Interactions between glutamatergic and monoaminergic systems within the basal ganglia--implications for schizophrenia and Parkinson's disease

Trends Neurosci. 1990 Jul;13(7):272-6. doi: 10.1016/0166-2236(90)90108-m.


Recent animal experiments suggest that dopamine plays a less crucial role than formerly supposed in the regulation of psychomotor functions. This is illustrated by the finding that even in the almost complete absence of brain dopamine, a pronounced behavioural activation is produced in mice following suppression of glutamatergic neurotransmission. This paper discusses the possibility that a deficient activity within the corticostriatal glutamatergic/aspartergic pathway may be an important pathophysiological component in schizophrenia, and that glutamatergic agonists may be beneficial in the treatment of this disease. In addition, it is suggested that glutamatergic antagonists may be valuable supplements in the treatment of Parkinson's disease.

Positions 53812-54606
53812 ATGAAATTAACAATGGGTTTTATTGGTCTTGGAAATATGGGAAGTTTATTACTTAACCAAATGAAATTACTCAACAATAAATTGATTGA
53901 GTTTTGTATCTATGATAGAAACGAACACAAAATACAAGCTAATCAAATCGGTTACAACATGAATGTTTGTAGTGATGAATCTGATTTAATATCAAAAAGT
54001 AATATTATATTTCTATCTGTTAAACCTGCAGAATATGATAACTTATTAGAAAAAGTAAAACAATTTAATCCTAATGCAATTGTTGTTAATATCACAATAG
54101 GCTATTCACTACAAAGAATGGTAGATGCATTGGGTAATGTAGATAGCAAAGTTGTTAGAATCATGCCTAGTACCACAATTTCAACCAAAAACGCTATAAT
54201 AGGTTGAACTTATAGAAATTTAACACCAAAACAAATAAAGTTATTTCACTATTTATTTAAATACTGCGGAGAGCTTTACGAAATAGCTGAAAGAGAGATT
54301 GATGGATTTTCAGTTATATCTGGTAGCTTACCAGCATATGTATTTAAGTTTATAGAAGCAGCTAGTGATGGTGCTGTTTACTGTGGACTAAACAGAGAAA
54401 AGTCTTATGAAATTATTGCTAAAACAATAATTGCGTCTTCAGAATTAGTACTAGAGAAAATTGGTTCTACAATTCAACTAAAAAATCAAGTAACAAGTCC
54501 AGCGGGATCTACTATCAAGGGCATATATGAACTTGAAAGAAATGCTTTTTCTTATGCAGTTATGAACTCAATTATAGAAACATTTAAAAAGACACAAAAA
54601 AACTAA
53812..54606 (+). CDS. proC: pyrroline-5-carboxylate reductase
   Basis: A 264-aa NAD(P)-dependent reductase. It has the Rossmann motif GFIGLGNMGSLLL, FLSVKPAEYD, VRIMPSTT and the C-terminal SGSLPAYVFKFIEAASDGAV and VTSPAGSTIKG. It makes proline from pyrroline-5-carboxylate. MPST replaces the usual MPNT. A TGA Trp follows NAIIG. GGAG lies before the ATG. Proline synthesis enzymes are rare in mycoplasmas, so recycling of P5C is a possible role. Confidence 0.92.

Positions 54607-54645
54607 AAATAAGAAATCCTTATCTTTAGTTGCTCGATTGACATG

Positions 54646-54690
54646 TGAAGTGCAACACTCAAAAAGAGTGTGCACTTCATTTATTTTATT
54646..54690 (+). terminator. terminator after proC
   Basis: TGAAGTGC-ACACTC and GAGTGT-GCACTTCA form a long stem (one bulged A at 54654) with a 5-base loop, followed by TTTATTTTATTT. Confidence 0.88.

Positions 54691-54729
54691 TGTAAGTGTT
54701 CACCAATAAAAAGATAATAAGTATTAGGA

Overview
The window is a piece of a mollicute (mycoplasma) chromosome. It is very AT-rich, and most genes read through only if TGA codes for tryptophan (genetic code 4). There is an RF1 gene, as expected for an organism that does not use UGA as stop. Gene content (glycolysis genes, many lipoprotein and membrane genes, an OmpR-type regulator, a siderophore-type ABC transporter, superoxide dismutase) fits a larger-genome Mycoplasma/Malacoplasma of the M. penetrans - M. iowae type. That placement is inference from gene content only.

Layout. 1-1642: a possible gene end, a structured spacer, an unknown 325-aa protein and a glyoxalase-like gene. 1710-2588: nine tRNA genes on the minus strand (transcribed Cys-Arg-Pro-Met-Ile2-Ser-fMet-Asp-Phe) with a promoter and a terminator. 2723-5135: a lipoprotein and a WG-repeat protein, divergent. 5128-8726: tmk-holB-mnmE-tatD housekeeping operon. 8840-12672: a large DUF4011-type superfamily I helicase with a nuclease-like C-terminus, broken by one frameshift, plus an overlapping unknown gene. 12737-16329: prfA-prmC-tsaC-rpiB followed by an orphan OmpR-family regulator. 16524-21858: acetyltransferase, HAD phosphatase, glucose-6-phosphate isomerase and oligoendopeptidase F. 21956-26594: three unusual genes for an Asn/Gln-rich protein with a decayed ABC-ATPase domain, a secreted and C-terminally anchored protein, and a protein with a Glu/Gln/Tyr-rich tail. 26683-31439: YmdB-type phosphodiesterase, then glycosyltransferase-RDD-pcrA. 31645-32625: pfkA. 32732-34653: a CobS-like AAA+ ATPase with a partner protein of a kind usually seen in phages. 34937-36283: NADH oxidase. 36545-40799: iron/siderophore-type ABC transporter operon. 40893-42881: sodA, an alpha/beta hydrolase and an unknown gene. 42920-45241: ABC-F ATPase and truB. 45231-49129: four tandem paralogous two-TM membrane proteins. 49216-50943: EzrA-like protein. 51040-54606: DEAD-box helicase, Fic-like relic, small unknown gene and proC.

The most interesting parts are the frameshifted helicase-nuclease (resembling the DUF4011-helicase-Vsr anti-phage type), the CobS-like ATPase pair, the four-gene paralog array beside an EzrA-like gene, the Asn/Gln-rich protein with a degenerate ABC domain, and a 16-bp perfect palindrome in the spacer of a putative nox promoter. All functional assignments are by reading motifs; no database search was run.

Publication types

  • Review

MeSH terms

  • Animals
  • Anticonvulsants / therapeutic use
  • Aspartic Acid / analogs & derivatives
  • Aspartic Acid / antagonists & inhibitors
  • Basal Ganglia / physiology*
  • Biogenic Amines / physiology*
  • Dibenzocycloheptenes / therapeutic use
  • Dizocilpine Maleate
  • Glutamates / physiology*
  • Glutamic Acid
  • Humans
  • N-Methylaspartate
  • Parkinson Disease / drug therapy*
  • Schizophrenia / drug therapy*


  • Anticonvulsants
  • Biogenic Amines
  • Dibenzocycloheptenes
  • Glutamates
  • Aspartic Acid
  • Glutamic Acid
  • N-Methylaspartate
  • Dizocilpine Maleate